• <p>Our ability to learn unfamiliar routes declines in typical and atypical ageing. The reasons for this decline, however, are not well understood. Here we used eye-tracking to investigate how ageing affects people's ability to attend to navigationally relevant information and to select unique objects as landmarks. We created short routes through a virtual environment, each comprised of four intersections with two objects each, and we systematically manipulated the saliency and uniqueness of these objects. While salient objects might be easier to memorise than non-salient objects, they cannot be used as reliable landmarks if they appear more than once along the route. As cognitive ageing affects executive functions and control of attention, we hypothesised that the process of selecting navigationally relevant objects as landmarks might be affected as well. The behavioural data showed that younger participants outperformed the older participants and the eye-movement data revealed some systematic differences between age groups. Specifically, older adults spent less time looking at the unique, and therefore navigationally relevant, landmark objects. Both young and older participants, however, effectively directed gaze towards the unique and away from the non-unique objects, even if these were more salient. These findings highlight specific age-related differences in the control of attention that could contribute to declining route learning abilities in older age. Interestingly, route-learning performance in the older age group was more variable than in the young age group with some older adults showing performance similar to the young group. These individual differences in route learning performance were strongly associated with verbal and episodic memory abilities.</p>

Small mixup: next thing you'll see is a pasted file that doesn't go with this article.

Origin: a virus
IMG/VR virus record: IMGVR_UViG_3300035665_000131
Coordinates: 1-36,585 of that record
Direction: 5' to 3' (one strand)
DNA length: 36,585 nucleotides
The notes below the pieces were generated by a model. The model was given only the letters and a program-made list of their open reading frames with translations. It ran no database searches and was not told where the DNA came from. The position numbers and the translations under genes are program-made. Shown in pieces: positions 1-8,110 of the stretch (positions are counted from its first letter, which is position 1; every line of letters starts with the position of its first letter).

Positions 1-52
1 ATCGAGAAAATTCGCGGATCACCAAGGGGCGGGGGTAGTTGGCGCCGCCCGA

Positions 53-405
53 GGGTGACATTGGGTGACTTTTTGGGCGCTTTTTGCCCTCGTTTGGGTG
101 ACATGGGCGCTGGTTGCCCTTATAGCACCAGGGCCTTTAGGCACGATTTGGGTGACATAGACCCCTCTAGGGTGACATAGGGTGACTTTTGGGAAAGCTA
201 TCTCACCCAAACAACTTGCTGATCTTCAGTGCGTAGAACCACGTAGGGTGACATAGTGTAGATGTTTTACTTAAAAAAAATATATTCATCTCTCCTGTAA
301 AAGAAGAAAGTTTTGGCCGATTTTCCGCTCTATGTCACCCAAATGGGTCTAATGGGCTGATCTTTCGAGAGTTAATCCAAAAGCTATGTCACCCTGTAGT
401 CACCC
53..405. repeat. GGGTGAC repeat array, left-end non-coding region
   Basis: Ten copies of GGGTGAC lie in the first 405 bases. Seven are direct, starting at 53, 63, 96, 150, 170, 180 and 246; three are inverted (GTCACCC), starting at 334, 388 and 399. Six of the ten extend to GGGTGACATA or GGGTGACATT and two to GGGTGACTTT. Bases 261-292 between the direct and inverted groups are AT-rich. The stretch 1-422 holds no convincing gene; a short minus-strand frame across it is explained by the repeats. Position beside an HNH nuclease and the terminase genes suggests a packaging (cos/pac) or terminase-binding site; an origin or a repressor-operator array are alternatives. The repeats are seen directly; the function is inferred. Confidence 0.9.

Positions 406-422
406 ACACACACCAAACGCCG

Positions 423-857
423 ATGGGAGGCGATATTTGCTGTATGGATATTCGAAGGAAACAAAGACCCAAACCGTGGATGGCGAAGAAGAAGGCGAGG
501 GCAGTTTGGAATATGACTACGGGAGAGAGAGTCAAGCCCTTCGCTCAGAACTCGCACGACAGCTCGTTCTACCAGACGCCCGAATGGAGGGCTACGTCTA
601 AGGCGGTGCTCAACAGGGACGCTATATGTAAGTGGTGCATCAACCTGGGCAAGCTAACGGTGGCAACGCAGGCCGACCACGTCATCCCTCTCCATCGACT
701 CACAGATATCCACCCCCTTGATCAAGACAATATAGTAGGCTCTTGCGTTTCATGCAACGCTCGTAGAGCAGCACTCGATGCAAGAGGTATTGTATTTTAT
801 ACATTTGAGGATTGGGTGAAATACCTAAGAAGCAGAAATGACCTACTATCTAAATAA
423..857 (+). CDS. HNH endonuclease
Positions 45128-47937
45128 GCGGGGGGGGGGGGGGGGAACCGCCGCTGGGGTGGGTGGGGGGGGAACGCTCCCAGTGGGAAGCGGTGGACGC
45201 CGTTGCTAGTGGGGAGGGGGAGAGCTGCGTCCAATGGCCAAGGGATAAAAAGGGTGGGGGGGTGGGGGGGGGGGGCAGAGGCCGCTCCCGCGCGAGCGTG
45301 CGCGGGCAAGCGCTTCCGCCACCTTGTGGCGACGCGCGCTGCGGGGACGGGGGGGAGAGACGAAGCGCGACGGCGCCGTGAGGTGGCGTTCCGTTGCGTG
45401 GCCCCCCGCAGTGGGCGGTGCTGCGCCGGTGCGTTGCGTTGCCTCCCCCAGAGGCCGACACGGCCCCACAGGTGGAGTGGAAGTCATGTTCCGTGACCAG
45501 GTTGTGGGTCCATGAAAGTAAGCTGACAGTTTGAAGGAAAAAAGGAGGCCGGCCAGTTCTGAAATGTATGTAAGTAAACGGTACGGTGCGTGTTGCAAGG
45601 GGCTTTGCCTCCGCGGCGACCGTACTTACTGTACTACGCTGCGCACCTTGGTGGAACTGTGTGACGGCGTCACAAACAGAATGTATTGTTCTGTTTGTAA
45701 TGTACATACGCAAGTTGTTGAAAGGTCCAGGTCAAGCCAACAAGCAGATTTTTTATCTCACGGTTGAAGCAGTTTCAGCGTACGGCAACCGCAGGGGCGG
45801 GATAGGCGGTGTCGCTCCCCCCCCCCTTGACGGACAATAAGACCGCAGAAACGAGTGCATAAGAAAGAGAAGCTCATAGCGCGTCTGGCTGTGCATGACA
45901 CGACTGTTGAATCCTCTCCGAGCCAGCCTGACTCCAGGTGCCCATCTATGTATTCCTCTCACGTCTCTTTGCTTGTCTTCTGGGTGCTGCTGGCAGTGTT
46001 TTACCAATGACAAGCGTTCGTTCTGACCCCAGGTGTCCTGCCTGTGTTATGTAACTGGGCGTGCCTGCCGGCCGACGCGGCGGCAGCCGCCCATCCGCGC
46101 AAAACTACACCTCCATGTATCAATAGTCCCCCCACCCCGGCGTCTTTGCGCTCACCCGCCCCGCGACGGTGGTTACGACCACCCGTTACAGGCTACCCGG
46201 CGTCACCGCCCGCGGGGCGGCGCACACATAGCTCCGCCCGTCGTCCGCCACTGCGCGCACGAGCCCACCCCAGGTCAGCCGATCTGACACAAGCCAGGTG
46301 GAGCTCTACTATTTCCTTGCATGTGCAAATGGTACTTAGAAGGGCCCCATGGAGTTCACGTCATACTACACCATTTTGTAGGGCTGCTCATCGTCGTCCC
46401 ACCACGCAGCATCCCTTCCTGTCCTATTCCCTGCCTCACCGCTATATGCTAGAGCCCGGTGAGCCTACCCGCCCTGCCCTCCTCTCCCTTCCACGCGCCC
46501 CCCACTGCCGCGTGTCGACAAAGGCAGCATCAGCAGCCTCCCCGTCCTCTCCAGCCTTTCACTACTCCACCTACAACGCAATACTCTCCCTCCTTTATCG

• http://www.scopus.com/inward/record.url?scp=85062157994&partnerID=8YFLogxK
    • Eckart D. Gundelfinger, Eckart D. Gundelfinger
    • 2019
    • bioRxiv
    • TRPV4 intracts with mitochondrial proteins and acts as a mitochondrial structure-function regulator
    • Christian König-Bethke, Thomas Niewalda, Bertram Gerber, Christian König, Afshin Khalili, Bertram Gerber
    • 2019
    • Biology Letters
    • 7
    • An optogenetic analogue of second-order reinforcement in Drosophila
    • <p>In insects, odours are coded by the combinatorial activation of ascending pathways, including their third-order representation in mushroom body Kenyon cells. Kenyon cells also receive intersecting input from ascending and mostly dopaminergic reinforcement pathways. Indeed, in Drosophila, presenting an odour together with activation of the dopaminergic mushroom body input neuron PPL1-01 leads to a weakening of the synapse between Kenyon cells and the approach-promoting mushroom body output neuron MBON-11. As a result of such weakened approach tendencies, flies avoid the shock-predicting odour in a subsequent choice test. Thus, increased activity in PPL1-01 stands for punishment, whereas reduced activity in MBON-11 stands for predicted punishment. Given that punishment-predictors can themselves serve as punishments of second order, we tested whether presenting an odour together with the optogenetic silencing of MBON-11 would lead to learned odour avoidance, and found this to be the case. In turn, the optogenetic activation of MBON-11 together with odour presentation led to learned odour approach. Thus, manipulating activity in MBON-11 can be an analogue of predicted, second-order reinforcement.</p>
    • http://www.scopus.com/inward/record.url?scp=85069261878&partnerID=8YFLogxK
    • Liv Mahnke, Frank Angenstein, Liv Mahnke, Frank Angenstein
    • 2019
    • Frontiers in Neuroscience
    • MAY
    • Electrical Stimulation of the Lateral Entorhinal Cortex Causes a Frequency-Specific BOLD Response Pattern in the Rat Brain